What’s Actually Driving Winter Surges of Covid-19?

New research suggests masking and social distancing remain the most important factors in preventing outbreaks

Photo: Florian Glawogger/Unsplash

Coronavirus cases and deaths rose throughout the United States in January. While it was predicted that the cold weather would fuel spikes by driving more people indoors, a new study suggests that the relaxing of non-pharmaceutical interventions (NPIs), like masking and social distancing, primarily drove the surge.

The relaxation of rules for mitigating Covid-19 and lower adherence to safety precautions play a larger role in wintertime outbreaks than bad weather, according to research from Princeton University published February 8 in Nature Communications. The researchers based their conclusions on a computer simulation of a wintertime coronavirus outbreak in New York City that aimed to determine the role of NPIs and climate in an outbreak. They found that if governments relaxed lockdown measures in the summer, there would be outbreaks in the winter, regardless of the weather.

“Our results implied that lax control measures — and likely fatigue with complying with control measures — would fuel wintertime outbreaks,” said Rachel Baker, PhD, an associate research scholar at Princeton’s High Meadows Environmental Institute (HMEI), in a press release.

Though many people have had Covid-19 at this point, most people are still susceptible to infection. “This means that if you roll back enforcement or adherence to control measures, you can still expect a large outbreak,” says Baker. “Climate factors including winter weather play a secondary role and certainly don’t help.”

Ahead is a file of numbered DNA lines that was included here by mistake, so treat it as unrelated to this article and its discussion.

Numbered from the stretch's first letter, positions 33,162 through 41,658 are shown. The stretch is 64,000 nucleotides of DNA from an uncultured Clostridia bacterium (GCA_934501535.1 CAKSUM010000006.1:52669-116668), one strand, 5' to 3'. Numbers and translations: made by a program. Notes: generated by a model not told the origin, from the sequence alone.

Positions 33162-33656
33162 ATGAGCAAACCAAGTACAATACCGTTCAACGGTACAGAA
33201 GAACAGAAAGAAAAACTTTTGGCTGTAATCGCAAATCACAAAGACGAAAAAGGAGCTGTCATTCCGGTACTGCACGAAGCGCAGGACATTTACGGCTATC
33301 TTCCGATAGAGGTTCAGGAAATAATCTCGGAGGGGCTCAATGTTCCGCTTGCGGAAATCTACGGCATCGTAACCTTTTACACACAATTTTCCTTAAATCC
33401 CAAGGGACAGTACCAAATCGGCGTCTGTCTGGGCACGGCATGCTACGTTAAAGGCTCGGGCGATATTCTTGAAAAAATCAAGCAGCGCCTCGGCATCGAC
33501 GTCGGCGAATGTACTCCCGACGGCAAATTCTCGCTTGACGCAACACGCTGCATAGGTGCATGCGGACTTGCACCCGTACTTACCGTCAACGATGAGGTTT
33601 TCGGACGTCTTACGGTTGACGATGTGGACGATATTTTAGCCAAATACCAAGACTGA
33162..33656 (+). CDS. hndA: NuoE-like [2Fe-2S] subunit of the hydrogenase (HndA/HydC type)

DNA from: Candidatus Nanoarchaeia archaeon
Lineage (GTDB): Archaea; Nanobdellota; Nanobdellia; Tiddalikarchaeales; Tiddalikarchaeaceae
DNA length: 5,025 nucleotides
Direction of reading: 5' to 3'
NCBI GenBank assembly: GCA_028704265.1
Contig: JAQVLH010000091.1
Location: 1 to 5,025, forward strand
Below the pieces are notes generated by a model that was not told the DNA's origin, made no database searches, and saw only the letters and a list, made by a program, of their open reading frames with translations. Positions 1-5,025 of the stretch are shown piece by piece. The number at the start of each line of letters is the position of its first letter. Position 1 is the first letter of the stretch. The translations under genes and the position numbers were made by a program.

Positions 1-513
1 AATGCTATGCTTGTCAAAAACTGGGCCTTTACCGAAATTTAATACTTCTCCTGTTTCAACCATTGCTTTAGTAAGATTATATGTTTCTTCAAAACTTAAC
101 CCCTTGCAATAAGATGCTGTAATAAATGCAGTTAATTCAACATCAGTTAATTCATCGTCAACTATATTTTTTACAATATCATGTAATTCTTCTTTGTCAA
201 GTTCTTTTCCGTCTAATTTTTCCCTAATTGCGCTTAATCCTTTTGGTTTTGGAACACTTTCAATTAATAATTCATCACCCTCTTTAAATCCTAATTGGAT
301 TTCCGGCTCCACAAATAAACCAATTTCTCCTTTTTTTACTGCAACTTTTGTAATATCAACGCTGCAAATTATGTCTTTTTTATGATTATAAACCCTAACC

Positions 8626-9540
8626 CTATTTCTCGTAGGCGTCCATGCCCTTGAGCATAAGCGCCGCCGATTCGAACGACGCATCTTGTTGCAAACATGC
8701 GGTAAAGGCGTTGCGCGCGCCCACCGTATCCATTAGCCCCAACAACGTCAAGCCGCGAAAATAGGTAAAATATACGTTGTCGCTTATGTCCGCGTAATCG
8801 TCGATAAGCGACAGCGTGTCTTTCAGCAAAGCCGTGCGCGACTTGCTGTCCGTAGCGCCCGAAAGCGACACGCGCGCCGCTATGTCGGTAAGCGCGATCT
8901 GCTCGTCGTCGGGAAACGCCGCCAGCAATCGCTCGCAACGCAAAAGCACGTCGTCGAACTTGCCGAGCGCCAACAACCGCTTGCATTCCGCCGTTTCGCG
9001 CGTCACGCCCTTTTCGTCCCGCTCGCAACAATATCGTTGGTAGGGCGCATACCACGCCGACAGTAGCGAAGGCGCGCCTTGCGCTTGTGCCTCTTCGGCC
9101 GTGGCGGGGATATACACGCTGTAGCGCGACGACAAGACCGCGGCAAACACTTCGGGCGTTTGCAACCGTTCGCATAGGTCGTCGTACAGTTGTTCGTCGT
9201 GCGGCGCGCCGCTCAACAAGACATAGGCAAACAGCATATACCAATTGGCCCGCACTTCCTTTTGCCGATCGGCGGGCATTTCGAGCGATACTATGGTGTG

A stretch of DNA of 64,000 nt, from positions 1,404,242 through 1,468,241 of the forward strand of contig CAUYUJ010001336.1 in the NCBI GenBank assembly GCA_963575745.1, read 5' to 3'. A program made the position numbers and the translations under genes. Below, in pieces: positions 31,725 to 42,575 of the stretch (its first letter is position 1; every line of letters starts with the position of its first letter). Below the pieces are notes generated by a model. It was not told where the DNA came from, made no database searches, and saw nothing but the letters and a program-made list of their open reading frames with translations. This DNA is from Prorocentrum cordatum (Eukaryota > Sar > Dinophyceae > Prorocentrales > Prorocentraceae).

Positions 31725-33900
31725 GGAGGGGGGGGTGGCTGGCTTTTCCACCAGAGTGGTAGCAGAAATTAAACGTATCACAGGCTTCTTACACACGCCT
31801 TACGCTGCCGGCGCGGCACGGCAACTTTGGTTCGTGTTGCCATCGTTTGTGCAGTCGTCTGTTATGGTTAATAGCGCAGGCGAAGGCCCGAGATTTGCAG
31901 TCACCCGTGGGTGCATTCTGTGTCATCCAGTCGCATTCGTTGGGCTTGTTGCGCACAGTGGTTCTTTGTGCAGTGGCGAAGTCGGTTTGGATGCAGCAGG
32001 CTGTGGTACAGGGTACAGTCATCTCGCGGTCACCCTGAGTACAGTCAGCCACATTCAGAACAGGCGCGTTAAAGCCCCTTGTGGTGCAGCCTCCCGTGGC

Co-author Gabriel Vecchi, PhD, a professor of geosciences at HMEI, added that the virus currently spreads too quickly for climate to be a key factor in outbreaks any time of year, let alone the winter.

The findings may help explain why wintertime surges recently occurred in cities with temperate climates, such as Los Angeles and Phoenix.

This study was released as businesses in all but eight states — Hawaii, California, Colorado, Arizona, New Mexico, Oregon, Massachusetts, and Connecticut — are “mostly open,” according to the New York Times, and mask-wearing is not mandatory in a large number of states. While the Centers for Disease Control and Prevention maintains that masking, social distancing, and avoiding crowds are the best ways to stop transmission, it’s ultimately up to each state to make its own rules.

Drew Costley is a Staff Writer at FutureHuman covering the environment, health, science and tech. Previously @ SFGate, East Bay Express, USA Today, etc.

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